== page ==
Overall, LibreElec is a superior choice if the Raspberry Pi will be used as a media center. More intuitive, greater performance, and more up-to-date in general. If you want to use the Raspberry Pi for other purposes, OSMC may be of interest; it is based on Debian, so you can simply install anything else on it.
|The most important criterion||Recommendation|
|Media center with its own staff||LibreElec|
|Performing Arts (old Pi model for example)||LibreElec|
|Kodi is merely one component of the whole effort.||OSMC|
Also, keep in mind that Kodi is compatible with any operating system. So, if my aim is to host Nextcloud, run some Python programs, and sometimes watch a movie, I’ll most likely start with Diet Pi or Raspberry Pi OS, setup the server, and then install Kodi on top of that. I’m not going to utilize LibreElec or OSMC in any way.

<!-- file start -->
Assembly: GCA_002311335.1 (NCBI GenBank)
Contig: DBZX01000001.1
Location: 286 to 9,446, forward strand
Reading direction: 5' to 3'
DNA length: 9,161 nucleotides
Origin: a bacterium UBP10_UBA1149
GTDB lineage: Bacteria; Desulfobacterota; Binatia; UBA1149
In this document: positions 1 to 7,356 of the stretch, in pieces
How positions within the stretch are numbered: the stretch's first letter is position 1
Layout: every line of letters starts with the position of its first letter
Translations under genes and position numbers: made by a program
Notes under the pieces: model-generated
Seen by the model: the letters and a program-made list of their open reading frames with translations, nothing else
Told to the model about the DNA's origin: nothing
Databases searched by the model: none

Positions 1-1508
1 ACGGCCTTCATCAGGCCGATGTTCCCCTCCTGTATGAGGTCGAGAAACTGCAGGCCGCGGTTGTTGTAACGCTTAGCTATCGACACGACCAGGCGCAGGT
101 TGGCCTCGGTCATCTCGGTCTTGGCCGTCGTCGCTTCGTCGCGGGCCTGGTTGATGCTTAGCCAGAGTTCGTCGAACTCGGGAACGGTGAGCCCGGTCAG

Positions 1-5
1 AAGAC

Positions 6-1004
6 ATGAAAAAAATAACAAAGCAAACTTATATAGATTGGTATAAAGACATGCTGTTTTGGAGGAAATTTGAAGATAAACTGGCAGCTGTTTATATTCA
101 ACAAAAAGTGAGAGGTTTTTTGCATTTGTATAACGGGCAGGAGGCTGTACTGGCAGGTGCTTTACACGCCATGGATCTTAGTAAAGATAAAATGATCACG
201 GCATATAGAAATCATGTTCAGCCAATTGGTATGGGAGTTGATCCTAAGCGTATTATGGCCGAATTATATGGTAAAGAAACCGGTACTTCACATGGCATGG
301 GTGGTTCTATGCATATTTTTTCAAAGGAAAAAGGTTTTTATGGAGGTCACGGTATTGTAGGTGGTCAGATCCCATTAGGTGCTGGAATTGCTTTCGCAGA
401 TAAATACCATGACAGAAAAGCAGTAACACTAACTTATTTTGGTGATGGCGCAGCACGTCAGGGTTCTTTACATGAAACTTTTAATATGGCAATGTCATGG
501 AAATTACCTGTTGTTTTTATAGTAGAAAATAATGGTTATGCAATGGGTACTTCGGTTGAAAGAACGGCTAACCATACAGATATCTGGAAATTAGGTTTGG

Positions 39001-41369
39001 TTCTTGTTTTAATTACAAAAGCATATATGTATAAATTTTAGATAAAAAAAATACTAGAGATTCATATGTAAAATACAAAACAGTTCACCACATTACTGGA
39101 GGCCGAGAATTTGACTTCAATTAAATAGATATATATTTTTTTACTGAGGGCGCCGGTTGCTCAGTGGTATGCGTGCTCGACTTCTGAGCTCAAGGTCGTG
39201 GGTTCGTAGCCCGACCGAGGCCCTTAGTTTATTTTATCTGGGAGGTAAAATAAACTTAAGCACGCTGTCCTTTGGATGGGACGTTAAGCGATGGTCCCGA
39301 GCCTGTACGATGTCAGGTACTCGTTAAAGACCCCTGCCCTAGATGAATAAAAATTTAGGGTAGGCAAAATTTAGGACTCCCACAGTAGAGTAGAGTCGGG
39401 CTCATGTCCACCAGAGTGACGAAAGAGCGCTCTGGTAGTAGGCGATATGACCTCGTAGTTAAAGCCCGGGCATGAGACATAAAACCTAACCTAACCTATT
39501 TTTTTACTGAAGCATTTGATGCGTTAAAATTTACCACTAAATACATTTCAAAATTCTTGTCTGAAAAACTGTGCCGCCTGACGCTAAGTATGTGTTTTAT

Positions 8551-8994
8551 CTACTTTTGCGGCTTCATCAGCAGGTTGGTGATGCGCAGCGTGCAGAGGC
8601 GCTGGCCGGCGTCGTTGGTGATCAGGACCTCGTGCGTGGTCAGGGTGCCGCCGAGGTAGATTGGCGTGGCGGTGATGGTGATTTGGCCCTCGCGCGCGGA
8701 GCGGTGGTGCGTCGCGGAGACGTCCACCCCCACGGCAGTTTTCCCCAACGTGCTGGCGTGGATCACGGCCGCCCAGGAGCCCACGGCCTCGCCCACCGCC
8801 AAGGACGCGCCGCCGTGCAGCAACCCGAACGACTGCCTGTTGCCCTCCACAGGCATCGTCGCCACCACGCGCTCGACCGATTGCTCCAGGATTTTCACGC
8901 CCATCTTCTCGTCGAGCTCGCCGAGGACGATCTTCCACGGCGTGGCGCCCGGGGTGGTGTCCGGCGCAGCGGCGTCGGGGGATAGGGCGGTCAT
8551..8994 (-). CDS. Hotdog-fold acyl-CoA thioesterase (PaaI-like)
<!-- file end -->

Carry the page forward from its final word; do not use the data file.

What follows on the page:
If you want to learn more about this subject, check out my other tutorials:
Resources for the Raspberry Pi
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This website also contains all of my tool and hardware suggestions.
The “best media server hardware” is a question that I can answer for you. The best media center system in my opinion is the Xbox One.
Frequently Asked Questions
Which media center is best?
A: If youre looking for a media center thats easy to set up, and provides access to almost any format of content then Kodi is the best. It can be used on all your devices so it makes life easier in general.
What is the best replacement for Windows Media Center?
A: The best replacement for Windows Media Center is Kodi.
What media server should I use?
A: There are many different media servers with varying strengths, weaknesses and costs. The best way to find a server you like is through reviews from users who have had experience using it.